Last updated on 2014-09-07

I have mentioned this book (or it’s author) several times in previous posts, so I was surprise to find out yesterday that I never sat down and wrote a review for it. The time has now come :-).

From my understanding, Hofstadter‘s I Am a Strange Loop is a shortened and simpler version of his “Gödel, Escher, Bach: an Eternal Golden Braid“. Since I have not finished this book (I is like a million pages long, and very complex), I cannot say anything about this. But it is a relatively simple book to read, hiding in its simplicity very complex concepts and ideas that take a while to sink in and become real.

The book tries to analyze what is “I”, what is consciousness, what is meaning. He does this by telling us a tale of his life, and by using mathematical and philosophical tools, experiences and mental games. What is “I” is not a simple question, and it doesn’t have one answer, surely not one that can be proven by any means. But the ideas posted in the book are simple awesome. The book has such depth that I don’t even know where to start, so I’ll simply write some of the things that came to my mind while reading the book and from there until now.

One mathematical proof that has impressed me since I did my BSc in computer science is Goedel’s Incompleteness Theorem. In short (and in my words) – Goedel proved that given a theory with a consistent set of axioms (*truths*) and methods to derive theorems from these axioms, there will always be a theorem in this theory that can neither be proven true or false. Thing about it for a second: the task of science is to find an explanation for everything, but here comes a mathematician, and with rigorous and meticulous care tells us that no matter how much we try, there are things that we simply cannot explain! WOW. But how is Goedel’s theorem related to consciousness? this is the interesting connection that Hofstadter makes: to proof his theorem, Goedel used self referential systems – systems that can reference themselves. Informally, here is the theorem that can never be proven: “I am a theorem that cannot be proven in this theory”, where “I” is encoded in a symbol that references itself. So if the theorem can be proven, the theory is inconsistent – since the theorem states that it cannot be proven. But although the theory must be able to probe all theorems that are true. Q.E.D. (all mathematicians in the audience, please don’t shoot me). And what other system is incredibly self-referential? We, us, I. The human brain. We are thinking machines that unlike computers, can think about ourselves. We don’t just run a pre-defined program until it is finished, but are an infinite loop that can think about our actions, and how we would behave in such and such circumstances, and think about how this would affect us… all of this inside our brains, without even one thing happening outside. And that is what is so special about us – that we can think about ourselves, just like Goedel’s system could reference itself.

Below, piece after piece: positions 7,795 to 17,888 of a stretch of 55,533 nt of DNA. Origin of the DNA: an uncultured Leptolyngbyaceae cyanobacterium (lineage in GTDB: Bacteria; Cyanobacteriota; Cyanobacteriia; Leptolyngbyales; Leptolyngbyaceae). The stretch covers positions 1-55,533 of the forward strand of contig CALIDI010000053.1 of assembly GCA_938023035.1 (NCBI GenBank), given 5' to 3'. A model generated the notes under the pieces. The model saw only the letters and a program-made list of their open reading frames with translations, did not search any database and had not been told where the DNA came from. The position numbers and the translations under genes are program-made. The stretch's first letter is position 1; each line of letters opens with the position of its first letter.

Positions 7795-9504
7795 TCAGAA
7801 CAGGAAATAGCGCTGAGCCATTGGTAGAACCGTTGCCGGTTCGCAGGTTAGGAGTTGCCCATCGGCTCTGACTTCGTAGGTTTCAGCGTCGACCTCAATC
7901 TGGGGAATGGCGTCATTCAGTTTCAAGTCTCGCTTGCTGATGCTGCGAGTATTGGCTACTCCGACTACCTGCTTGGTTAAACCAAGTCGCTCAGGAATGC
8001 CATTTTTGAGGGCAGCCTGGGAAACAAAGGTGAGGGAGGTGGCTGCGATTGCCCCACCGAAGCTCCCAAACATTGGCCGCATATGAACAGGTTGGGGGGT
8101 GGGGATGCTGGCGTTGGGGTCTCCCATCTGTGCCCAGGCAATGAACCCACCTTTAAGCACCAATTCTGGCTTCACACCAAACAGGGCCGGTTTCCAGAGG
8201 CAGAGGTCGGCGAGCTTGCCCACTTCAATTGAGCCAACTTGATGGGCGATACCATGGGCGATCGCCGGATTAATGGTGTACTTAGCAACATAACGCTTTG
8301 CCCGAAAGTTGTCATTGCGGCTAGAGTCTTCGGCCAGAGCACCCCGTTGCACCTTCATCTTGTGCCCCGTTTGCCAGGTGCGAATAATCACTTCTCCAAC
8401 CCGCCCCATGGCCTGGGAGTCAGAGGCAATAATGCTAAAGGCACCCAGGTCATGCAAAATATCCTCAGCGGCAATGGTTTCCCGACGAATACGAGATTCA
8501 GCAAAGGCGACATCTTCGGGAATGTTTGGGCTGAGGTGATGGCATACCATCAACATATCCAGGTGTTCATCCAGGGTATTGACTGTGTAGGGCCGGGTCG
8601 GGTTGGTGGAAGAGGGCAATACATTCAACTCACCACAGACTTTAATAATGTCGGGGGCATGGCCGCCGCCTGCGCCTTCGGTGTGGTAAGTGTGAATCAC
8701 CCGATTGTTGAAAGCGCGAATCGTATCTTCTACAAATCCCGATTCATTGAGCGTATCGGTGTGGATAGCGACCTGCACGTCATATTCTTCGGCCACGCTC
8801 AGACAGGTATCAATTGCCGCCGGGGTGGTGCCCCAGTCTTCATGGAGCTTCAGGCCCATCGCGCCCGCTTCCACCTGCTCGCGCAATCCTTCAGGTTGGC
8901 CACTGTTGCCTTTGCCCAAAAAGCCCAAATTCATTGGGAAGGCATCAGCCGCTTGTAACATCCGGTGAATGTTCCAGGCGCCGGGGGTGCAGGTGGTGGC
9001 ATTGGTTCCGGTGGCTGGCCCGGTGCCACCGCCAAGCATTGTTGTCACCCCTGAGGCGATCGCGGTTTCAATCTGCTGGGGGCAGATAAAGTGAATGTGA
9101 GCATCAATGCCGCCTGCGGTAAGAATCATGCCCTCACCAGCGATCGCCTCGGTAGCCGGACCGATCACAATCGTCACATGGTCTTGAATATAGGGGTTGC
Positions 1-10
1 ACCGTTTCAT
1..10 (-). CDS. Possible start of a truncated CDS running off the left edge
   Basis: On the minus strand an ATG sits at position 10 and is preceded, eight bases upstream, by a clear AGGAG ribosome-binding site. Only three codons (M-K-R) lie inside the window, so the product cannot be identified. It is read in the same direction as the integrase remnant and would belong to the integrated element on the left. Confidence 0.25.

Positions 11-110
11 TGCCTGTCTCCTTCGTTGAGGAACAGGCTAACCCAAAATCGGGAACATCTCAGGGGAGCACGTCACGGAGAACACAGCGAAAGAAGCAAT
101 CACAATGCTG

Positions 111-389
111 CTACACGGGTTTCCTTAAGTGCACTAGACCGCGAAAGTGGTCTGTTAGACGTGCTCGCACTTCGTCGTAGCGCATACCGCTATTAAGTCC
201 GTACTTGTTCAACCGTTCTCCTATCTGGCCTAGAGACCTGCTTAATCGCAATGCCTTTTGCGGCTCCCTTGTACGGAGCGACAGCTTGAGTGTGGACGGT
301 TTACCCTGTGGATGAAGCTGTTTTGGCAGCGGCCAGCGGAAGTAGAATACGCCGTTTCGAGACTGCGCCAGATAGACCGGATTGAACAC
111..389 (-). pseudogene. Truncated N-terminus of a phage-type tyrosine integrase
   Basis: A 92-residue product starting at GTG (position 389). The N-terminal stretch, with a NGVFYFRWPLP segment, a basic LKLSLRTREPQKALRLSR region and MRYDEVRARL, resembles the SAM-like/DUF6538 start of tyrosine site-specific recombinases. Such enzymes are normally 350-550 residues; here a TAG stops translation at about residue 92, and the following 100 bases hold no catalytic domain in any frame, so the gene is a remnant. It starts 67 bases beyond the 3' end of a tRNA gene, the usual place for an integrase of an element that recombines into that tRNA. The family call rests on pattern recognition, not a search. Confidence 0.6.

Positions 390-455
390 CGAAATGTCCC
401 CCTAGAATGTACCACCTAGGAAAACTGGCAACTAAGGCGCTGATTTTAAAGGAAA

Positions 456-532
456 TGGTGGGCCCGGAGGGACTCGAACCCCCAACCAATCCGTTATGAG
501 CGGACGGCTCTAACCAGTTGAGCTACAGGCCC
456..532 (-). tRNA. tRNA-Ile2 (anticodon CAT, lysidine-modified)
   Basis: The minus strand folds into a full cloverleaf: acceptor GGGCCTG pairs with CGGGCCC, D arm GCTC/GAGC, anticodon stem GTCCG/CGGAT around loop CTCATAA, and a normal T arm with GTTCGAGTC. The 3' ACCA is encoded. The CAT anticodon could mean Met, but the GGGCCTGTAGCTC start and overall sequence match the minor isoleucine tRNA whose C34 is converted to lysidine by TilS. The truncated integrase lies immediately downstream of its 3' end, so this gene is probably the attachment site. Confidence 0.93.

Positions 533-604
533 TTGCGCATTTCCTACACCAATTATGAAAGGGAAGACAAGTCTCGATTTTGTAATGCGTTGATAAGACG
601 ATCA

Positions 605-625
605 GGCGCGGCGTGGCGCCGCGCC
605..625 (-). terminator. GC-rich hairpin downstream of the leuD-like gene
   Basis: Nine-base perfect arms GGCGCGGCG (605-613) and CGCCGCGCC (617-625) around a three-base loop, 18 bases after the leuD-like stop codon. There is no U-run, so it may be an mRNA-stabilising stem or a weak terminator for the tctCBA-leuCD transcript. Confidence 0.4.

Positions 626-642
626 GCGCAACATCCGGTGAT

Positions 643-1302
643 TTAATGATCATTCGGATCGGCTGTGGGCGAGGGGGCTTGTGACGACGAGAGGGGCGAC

Another interesting point explained in the book is about how we think. On the one hand our brain/body is just a set of chemicals that interact. Like balls in a billiard table. But if you had millions and millions of balls running around a very large table, and you could look from far away you would start to see patterns. These is our consciousness. On the one hand it is just the interaction of the parts, but on the other it is the emergent property that comes out from these interactions. He does a much better job of explaining this.

This is an excellent book, for anyone who is the search for… meaning? well, something like that. And what I liked most of the book is the tone of the author – he is just telling his story, like he felt it and saw it. And this makes the book an even greater peace of work. Enjoy it.

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